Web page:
A flurry of texts, a handshake and stony faces, as Dáil passes abortion legislation

The Taoiseach was the first to take out his phone and snap a quick photo of the screen which showed that the Bill had passed 90 votes to 15, with 12 abstentions


As the 11th vote of the day was called at 11.36pm, the Minister for Health Simon Harris paced the floor of the Dáil chamber, typing furiously on his phone.

“The Minister has probably staked a bit of his reputation on the timescale of this being pushed through,” Peadar Tóibín had mused just a few hours previously.

Texts were flying across the chamber.

All party allegiances had been abandoned as politicians who normally spend their days berating each other had their phones out, messaging each other to see if it was true that history would indeed be made on Wednesday night.

Anti-abortion TDs huddled in quiet conversation, as did pro-choice deputies. The atmosphere, at this point, was subdued: TDs had just overwhelmingly voted down an amendment which would set down in law the burial arrangements for a foetus after a surgical abortion.

It had been widely expected that this would be one the most contentious parts of the debate, but in the end, those in support of the legislation chose not to contribute, leaving it to Mr Harris to respond.

Independent TD Mattie McGrath said: “Let us face it, there have been horrific practices in America and elsewhere, with body parts being procured and sold for research.” He asked if Mr Harris was “in . . . hock to the abortion industry.”

“Why was it spun in the media by people who are against it that we were being savages?” Mr McGrath asked.

Mr Harris told him: “I am conscious that there are people watching this debate this evening who will have been through tragic circumstances where they lost much-loved babies. I do not believe there is any woman out there in a crisis pregnancy who needs a ministerial regulation to tell her how to grieve or how to act in a dignified manner.”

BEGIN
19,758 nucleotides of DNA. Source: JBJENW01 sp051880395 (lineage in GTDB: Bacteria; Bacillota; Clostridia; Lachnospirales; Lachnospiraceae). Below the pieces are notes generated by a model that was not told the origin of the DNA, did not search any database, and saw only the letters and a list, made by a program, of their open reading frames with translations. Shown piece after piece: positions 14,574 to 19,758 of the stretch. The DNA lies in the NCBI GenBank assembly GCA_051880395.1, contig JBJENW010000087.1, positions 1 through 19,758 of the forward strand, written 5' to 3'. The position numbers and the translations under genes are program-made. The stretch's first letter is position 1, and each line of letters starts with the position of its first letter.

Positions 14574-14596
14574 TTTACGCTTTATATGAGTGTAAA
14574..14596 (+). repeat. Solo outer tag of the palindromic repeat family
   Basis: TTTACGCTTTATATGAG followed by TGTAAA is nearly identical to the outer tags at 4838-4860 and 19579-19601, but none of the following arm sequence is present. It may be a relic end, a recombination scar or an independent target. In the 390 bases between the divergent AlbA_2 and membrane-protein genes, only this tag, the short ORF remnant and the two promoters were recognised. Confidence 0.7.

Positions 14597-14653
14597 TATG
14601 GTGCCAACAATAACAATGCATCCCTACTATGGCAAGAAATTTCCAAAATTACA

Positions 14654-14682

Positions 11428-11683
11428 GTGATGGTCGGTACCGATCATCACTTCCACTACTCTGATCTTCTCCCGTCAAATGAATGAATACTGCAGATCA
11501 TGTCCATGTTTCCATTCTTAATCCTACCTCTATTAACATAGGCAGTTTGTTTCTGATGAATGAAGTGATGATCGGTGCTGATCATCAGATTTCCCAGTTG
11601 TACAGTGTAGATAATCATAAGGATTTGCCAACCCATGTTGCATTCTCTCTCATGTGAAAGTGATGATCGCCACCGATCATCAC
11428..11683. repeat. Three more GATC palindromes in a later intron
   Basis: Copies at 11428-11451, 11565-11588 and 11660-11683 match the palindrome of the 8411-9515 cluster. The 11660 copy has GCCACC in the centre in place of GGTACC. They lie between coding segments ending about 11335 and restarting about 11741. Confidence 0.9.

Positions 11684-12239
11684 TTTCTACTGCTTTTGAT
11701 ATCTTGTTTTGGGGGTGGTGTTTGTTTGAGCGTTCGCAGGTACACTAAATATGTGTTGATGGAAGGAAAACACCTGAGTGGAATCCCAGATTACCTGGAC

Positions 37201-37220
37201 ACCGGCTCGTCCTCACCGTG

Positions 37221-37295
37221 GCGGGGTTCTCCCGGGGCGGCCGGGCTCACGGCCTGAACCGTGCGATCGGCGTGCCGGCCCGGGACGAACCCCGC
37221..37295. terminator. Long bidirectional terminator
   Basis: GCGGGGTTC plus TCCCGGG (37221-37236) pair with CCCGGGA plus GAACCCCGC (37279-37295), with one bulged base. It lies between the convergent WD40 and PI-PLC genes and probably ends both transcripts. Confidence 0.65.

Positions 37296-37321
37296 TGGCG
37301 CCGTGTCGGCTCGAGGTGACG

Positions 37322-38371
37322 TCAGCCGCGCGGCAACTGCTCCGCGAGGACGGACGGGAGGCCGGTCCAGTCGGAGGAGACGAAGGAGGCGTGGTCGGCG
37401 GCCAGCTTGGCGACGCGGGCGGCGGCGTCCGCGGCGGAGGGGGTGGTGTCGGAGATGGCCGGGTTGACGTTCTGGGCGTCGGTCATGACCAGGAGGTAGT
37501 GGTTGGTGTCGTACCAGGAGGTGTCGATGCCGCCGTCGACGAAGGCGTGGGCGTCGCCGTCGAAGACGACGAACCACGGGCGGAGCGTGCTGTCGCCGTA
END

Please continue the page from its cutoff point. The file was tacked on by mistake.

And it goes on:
With no further contribution from pro-choice TDs, a vote was called. The amendment was defeated by 89 votes to 10. At this point, it was expected that there would be another seven long and tedious votes, potentially pushing the debate beyond its allocated time.

But, in what was viewed as a surprise move, former Sinn Féin TD Carol Nolan decided not to seek a vote on her last few amendments, clearing the way for the most important vote of the night.

Minister of State Seán Kyne informed the chamber that they would sit until the Bill was passed, regardless of what time it was. “We will have to put out a search party out for the Fine Gael deputies,” said Fianna Fáil’s Thomas Byrne, possibly referring to the fact that some Government TDs were flitting between the chamber and a Christmas reception being held nearby for members of the press.

Sinn Féin leader Mary Lou McDonald appeared, and hot on her heels was the Taoiseach Leo Varadkar, who had been present for most, but not all, of the previous votes.

Fianna Fáil leader Micheál Martin had been in and out all night too. The question was put “that the Bill do now pass” and all heads swivelled to the oversized screen above the press gallery which showed in real time who was voting in favour and who was voting against.

The Taoiseach was the first to take out his phone and snap a quick photo of the screen which showed that the Bill had passed 90 votes to 15, with 12 abstentions.

On the Fianna Fáil backbenches, where many of the deputies had taken a strong anti-abortion stance throughout the campaign, with some even voting against a referendum being held at all, there were stony faces.

As the final result was read out, the Tánaiste Simon Coveney turned in his chair to congratulate Mr Harris who sat behind him, as the Taoiseach joined in and shook the Minister’s hand. As TDs rushed out the chamber, eager to escape home, the Taoiseach remained in the chamber and crossed the floor to shake the hand of People before Profit TD Bríd Smith. The moment was fleeting, with both beaming at each other before leaving the chamber in emptiness.

The Bill is now before the Seanad, and the Government will be hoping that no amendments pass, or else the spectre of more divisive and protracted Dáil sittings loom.